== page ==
Teresa Lozano Long Institute of Latin American Studies
Teresa Lozano Long Institute of Latin American Studies

Virginia Garrard-Burnett


ProfessorPh.D., Tulane University

Professor, Department of History and Department of Religious Studies
Virginia Garrard-Burnett

Contact

Interests


Religious movements and ethnic identity in Central America

Courses


LAS 366 • Hist Of Modern Central Amer

39723 • Spring 2016
Meets TTH 9:30AM-11:00AM GDC 1.406
(also listed as HIS 350L)

This course will chronicle the history of Central America from the independence period to the present day.  The class will focus on the Liberal-Conservative political polemic during the nineteenth century.  It will examine the economic and political relationships that evolved between these nations and the foreign industrial powers, particularly the United States at the beginning of this century.  Moving forward, we will explore the social and political turmoil that characterized the region during the last decades of the twentieth century, interrogating the “Central American crisis” of the late 1970s and 1980s through the interpretive lenses of the Cold War and also of local resistance. Finally, this course will examine the “paradox of peace”—the rebuilding of civil society in Central America and issues of historic memory in the post-war period.

Learning Objectives:

Part I: Explores the formative political ideologies and economic and social structures that evolved during the Central American nations’ quests for nationhood during the nineteenth century.

Part II: Deals with the Anglo-American rivalry on the isthmus and the emergence of the American economic and political hegemony in Central American during the late nineteenth and early twentieth centuries.

Part III: Examines Central America’s social and political revolutions that took place during the second half of the twentieth century. Here, we will explore the impact of the Cold War on Central America, and the paradox of peace in the early 21st century.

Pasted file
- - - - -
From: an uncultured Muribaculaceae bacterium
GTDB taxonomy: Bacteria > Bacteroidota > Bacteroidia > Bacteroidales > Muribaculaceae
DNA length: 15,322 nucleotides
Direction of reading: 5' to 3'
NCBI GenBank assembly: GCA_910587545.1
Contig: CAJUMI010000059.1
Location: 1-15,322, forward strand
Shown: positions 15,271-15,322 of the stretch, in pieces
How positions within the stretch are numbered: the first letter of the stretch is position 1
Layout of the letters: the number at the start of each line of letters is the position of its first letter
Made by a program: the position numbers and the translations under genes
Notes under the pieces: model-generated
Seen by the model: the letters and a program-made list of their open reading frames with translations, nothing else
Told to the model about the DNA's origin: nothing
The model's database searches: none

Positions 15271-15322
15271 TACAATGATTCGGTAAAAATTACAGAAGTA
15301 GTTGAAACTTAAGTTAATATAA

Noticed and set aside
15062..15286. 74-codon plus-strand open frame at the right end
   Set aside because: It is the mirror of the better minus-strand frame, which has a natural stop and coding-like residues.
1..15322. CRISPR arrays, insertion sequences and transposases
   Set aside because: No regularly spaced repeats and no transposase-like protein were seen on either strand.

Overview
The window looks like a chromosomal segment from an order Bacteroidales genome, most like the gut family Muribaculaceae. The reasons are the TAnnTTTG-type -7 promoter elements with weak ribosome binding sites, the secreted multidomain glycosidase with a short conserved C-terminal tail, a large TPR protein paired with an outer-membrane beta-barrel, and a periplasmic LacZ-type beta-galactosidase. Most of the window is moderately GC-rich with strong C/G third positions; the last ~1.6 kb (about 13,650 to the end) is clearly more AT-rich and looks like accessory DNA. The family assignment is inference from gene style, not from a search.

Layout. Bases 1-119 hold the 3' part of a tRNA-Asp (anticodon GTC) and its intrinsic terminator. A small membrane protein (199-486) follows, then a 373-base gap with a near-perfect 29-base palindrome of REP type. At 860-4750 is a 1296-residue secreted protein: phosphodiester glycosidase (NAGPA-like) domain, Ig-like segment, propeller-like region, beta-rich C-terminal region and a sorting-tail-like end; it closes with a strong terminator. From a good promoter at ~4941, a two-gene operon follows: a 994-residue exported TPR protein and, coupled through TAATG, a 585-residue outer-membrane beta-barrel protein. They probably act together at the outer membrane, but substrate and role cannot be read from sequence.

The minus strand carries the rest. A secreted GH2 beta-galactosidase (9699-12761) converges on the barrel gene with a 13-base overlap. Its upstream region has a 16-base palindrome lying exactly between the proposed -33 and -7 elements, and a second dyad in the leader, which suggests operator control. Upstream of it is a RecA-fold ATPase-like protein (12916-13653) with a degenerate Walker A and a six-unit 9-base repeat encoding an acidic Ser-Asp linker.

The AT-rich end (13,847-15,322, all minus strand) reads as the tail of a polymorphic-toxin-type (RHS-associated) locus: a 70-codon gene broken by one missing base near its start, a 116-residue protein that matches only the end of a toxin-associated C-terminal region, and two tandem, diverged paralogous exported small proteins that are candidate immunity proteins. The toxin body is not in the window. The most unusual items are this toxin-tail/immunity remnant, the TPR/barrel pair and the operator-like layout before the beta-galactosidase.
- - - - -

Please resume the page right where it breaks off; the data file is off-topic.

Texts:

Woodward, R.L.  Central America: A Nation Divided, 3rd ed. (Oxford, 1999).

Please bring a notebook to keep track of the (many) primary-source readings we will go over in class.

Grading:

Final grades are based on the following:

                                    Reviews and projects: 30%

                                    Research paper:  60%

                                    Participation:    10%

LAS 386 • Mod Cen Amer: Dgtl Archives

39880 • Spring 2016
Meets W 9:00AM-12:00PM SRH 1.115
(also listed as HIS 386L)

History of Modern Central America through Digital Archives

This course will use newly developed digital archives to explore modern Central American history, with a particular focus on revolution and counterrevolution in Guatemala (1954-1996), El Salvador (1979-1992), and Nicaragua (1961-1990).  Approximately half of the course will consist of readings and discussion regarding the major historiographical works of recent Central American history in order to provide a context for subsequent research. The other half will consist of original student research using digital archives. The final grade will be primarily based on a semester-long research project, with the end product being either a traditional research paper or an original work of digital scholarship.

Readings:

Kirsten Weld, Paper Cadavers: The Archives of Dictatorship in Guatemala (Duke, 2014) and additional bibliographical material

Grading:

Historiographical in-class presentations: 20%

Digitial archives exercises: 5%

Original research paper based on digital archival sources: 75%

LAS 366 • Modern Latin America

40640 • Fall 2014
Meets TTH 9:30AM-11:00AM MEZ 1.306
(also listed as AFR 374E, HIS 346L)

This course surveys the history of Latin America from the period of the Wars for Independence in the early nineteenth century until the present. While the course aims to provide students with an understanding of the region as a whole, due to time constraints it will focus primarily on the histories of select countries, including Argentina, Mexico, Brazil, Cuba, and Colombia. Drawing upon primary documents, audio/visual materials, and works produced by historians, the class will explore the racial, class, and gender hierarchies that emerged out of the region’s colonial and precolonial past and their impact on the lives of Latin American people. We will explore the struggle to create “nations” and the emergence of a neocolonial order in the nineteenth century. We will also examine the ways that popular mobilization against neocolonial social hierarchies led to the refashioning of the “nation” throughout the twentieth century. The course will conclude with an examination of the ways Latin Americans are navigating the increasingly transnational world of the early twenty-first century. Thus, the arc of the class prompts students to think about the history of the Americas as a history of transnational processes.